The announcer mistakenly announced the venue as the Ark, and Lily & Madeleine’s music would have been a much better fit for that more relaxed atmosphere. I enjoyed listening to their music–I’m downloading a couple albums Flume as I write this–but the acoustic and piano-heavy set was probably not the way to go opening for Brett Dennen at the Blind Pig.

The audience was one of rudest I’ve ever experienced. As you can probably hear in this video, it was hard to hear the music over the sound of everything talking and making noise. Most people weren’t paying attention to Lily & Madeleine, and one woman next to me kept texting in a phone that was on full brightness. It would have been one thing if the music was bad, but Lily & Madeleine proved themselves to be talented artists that didn’t deserve such a treatment.

Luckily the crowd calmed down by the time Brett took the stage.

Somehow Brett Dennen turned 36 the day of the concert, even though he looks like he stopped aging after 25. Brett’s boyish looks and figure make his music all the more endearing. Switching between two acoustic guitars, his crooned slower favorites like “Ain’t No Reason” and “Where We Left Off.” For the faster numbers, he brought out the electric guitar and shredded the heck out of it.


The crowd sang along to hits like “Wild Child,” “Comeback Kid,” and my personal favorite “Make You Crazy.” Singers like Brett Dennen make it impossible to stand in the crowd and not shake your head or shake your hips along to the music. Performers like Brett know when to point the microphone out to the audience, when to stand at the very front of the stage and jam with his tongue out, and when to take a break and ask the audience for their birthdays.

I freely admit that I am only a casual Brett Dennen fan, but I could easily become of the devoted fans that sang along to every one of his songs at the concert if I let myself. If you get a chance to see Brett in concert, I highly recommend it.

REVIEW: Green Day’s American Idiot

Cast of American Idiot

On Sunday afternoon, I walked into the Mendelssohn Theatre ready to be dazzled by the School of Music, Theatre, and Dance’s performance of American Idiot. When I left, I’m not sure if dazzled is the right word for what I felt…it was closer to disappointment. Not quite disappointment, but pretty dang close.

I’ve been anticipating this show since the summer when it was announced, so perhaps my expectations were to blame for this feeling. But it was something more tangible than that. But let’s start with the good first.

From the moment I walked into the theatre, I knew this was yet again the work of masters of their craft. The set design was amazing – two television sets on the side, one burbling with static before the show began, a rickety looking staircase looking like it was lifted straight from a NYC fire escape, leading up to the walkway, with two doors cut into the massively graffitied wall. It was gorgeous, a perfectly fitting for the edgy American Idiot. The only complaint I had was that the action on stage turned insular. After seeing masterpieces such as Stupid Fucking Bird and Cabaret where the whole theatre and stage was used, I was surprised that all the main action happened on stage or on the walkway – the only time the TVs on the sides were used was the very beginning of the show. But overall, the set was amazing and perfectly set the mood for the show, the graffitied American flag large but covered by the drum kit.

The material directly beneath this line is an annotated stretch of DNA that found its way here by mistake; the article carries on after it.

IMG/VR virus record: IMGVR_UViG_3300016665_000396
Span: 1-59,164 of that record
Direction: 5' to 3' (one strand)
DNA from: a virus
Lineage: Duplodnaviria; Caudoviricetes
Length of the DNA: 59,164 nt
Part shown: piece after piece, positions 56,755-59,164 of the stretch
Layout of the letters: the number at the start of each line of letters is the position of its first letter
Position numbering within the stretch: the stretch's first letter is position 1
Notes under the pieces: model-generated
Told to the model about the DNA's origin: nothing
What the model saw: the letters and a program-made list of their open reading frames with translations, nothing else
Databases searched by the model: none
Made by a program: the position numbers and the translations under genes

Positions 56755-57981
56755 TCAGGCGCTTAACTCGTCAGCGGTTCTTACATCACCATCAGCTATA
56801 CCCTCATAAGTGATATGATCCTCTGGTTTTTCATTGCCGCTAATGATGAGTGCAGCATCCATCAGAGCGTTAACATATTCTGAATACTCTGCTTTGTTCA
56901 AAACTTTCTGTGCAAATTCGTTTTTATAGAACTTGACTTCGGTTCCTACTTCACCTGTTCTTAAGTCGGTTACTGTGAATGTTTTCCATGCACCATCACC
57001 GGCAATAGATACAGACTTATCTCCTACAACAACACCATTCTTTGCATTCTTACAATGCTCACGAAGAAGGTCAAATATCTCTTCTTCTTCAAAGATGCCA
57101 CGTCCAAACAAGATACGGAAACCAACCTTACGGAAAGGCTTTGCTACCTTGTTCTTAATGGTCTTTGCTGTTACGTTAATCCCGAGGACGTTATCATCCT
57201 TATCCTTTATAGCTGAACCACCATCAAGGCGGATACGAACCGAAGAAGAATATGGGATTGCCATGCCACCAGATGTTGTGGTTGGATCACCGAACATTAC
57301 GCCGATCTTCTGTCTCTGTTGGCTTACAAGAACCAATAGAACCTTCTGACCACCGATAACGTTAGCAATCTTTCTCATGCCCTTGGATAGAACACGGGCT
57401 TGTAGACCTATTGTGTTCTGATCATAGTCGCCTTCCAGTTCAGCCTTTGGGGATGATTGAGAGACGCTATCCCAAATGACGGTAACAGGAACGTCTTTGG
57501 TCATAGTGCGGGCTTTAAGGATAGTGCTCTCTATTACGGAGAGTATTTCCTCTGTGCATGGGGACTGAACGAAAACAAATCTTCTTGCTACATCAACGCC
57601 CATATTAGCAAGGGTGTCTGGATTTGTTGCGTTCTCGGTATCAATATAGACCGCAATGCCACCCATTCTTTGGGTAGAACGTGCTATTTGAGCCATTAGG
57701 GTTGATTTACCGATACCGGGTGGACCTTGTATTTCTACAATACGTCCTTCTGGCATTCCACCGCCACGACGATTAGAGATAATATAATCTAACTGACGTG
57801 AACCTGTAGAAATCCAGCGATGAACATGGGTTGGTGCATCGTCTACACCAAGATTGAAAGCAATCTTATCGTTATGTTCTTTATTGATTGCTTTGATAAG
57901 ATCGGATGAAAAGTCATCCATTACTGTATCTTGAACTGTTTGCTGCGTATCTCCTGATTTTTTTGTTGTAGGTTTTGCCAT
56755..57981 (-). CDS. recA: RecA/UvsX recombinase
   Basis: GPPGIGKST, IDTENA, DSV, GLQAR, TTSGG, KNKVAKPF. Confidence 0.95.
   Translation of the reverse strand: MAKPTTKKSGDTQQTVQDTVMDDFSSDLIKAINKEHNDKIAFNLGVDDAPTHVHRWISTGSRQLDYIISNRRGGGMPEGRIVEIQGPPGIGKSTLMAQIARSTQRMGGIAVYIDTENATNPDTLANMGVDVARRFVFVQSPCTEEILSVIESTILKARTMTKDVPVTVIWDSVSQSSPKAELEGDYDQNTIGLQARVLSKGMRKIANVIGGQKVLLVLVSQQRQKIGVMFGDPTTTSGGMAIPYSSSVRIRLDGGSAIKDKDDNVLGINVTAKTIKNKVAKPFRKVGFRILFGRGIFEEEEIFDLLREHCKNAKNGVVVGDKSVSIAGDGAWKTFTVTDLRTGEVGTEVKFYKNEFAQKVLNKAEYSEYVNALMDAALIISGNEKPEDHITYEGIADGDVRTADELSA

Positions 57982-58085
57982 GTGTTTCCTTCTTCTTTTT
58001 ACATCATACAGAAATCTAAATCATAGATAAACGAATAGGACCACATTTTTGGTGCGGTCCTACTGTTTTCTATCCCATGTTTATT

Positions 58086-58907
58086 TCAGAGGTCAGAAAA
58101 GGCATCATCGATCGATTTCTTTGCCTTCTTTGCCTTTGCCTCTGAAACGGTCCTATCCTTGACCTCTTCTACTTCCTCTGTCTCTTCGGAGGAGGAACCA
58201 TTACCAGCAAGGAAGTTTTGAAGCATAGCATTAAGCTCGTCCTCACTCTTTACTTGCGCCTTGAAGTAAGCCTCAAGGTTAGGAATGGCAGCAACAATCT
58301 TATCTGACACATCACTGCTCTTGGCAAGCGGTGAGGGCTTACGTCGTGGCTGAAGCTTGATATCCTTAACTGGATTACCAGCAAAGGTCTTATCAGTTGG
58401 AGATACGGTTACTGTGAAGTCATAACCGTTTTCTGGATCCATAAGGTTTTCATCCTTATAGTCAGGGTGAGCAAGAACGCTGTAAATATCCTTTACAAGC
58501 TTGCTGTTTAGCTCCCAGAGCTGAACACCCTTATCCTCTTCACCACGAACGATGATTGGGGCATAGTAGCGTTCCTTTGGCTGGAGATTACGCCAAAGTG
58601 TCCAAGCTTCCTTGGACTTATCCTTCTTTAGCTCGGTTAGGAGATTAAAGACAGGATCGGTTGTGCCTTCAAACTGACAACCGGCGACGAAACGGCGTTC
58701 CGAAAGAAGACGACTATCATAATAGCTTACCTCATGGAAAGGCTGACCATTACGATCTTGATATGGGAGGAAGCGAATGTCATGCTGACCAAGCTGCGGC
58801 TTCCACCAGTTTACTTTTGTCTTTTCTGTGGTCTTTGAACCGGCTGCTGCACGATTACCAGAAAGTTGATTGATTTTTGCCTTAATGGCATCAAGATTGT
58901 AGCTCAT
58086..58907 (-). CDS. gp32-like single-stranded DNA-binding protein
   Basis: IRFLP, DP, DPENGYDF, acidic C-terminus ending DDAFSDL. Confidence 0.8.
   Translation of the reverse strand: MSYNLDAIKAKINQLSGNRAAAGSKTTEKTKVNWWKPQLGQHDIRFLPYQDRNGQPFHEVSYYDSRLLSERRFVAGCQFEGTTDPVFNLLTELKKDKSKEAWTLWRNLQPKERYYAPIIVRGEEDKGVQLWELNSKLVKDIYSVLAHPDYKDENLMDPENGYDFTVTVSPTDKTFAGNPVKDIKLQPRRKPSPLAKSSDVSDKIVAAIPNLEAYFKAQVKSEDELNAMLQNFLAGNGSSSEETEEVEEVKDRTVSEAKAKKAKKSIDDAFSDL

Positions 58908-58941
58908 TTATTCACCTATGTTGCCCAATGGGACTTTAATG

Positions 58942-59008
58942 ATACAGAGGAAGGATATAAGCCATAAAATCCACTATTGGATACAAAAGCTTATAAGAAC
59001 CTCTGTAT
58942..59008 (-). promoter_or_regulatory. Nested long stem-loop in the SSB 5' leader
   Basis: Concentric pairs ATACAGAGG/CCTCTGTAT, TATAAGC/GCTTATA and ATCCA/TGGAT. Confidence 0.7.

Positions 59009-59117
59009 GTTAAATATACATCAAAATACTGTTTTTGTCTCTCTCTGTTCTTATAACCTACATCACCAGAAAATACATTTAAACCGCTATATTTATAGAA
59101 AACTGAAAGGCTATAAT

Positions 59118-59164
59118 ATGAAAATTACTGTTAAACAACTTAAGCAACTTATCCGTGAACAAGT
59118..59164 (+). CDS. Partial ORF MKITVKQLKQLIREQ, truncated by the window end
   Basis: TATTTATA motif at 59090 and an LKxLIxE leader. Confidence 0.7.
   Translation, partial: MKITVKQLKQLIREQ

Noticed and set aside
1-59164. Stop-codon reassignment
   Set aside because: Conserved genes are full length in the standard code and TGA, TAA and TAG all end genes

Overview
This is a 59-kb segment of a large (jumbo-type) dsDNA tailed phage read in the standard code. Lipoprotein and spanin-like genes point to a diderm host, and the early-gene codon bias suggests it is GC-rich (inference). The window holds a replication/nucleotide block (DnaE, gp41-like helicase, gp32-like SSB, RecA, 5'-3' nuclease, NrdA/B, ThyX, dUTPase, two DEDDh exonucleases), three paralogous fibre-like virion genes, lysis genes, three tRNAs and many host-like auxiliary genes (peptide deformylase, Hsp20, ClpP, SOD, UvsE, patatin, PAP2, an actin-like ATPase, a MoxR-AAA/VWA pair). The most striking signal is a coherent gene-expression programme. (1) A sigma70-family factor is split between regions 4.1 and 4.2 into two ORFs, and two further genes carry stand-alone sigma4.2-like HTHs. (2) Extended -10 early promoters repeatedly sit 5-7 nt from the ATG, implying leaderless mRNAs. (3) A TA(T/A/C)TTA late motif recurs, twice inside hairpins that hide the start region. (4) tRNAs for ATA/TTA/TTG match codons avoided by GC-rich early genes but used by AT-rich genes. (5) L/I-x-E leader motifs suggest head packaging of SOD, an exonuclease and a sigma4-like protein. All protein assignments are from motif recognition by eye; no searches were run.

The other highlight was definitely the actors. Of course they were amazing – this is an SMTD show we’re talking about. I really felt like I had been transported to early-2000s suburbia/city/America, not to mention the emotional intensity (or lack of, in some character’s cases), was perfect and real. I was also thoroughly impressed with the singing. The danger of doing a musical like American Idiot is how it twists genres. Sure, it’s a musical, but there’s nothing explicitly musical about the songs off of the critically acclaimed album. These are rock songs, and what’s more is that their famous rock songs – it’d be hard to find someone that’s never heard “Wake Me Up When September Ends.” Even though it’s been adapted to the stage brilliantly, with so many lovely harmonies, the songs still have the spine of a rock song – not an easy thing to sing, when you come from a musical theatre background.

The actors went above and beyond all my expectations, especially the lead, James Kilmeade playing Johnny. There were times when I could tell their training kicked in (especially any time St. Jimmy was on stage – fantastic, but not quite hitting the rock spectrum), but overall, I loved the music – it was all perfect.

What surprised me was the fact that I wasn’t a fan of a lot of the choreography. At times it was brilliant – “Give Me Novocaine” in particular, when Johnny and Whatshername do some floor work, so to speak. There was also a lot of creative use of staging along with the choreography – that stairway in particular got a lot of use around the stage. But a lot of it felt very normal and safe to me. Lots of headbanging – at one point I wondered if any of them were suffering the effects of it after four straight shows – lots of stomping, lots of angst.

What bothered me wasn’t the headbanging; I guess in my heart I expected it. But that’s exactly why I cringed a bit – it was exactly what I expected from a performance of American Idiot. In short? It was safe. I’ve seen SMTD shows that branch out, doing new, unexpected things, like their entire production of the quasi-experimental Stupid Fucking Bird. Headbanging around the stage didn’t feel new or creative or unique to me. Sure, it made sense, when you have high energy songs like “American Idiot” opening the musical, or crowd favorite “Holiday.” But with the large cast and the general formula of slow song-fast song-slow song, the headbanging got old really quickly. It also felt really out of place in a musical working against the cookie-cutter version of suburban America, calling for freedom. Where’s the freedom in being perfectly lined up to headbang in sync? I’m not saying choreography should be thrown out the door – the structure was perfect when Tunny went off to war in “Are We The Waiting” (which was another highlight of mine). But overall, the choreography constantly took me out of the action, reminding me that it was a musical and not just the lives of these three characters.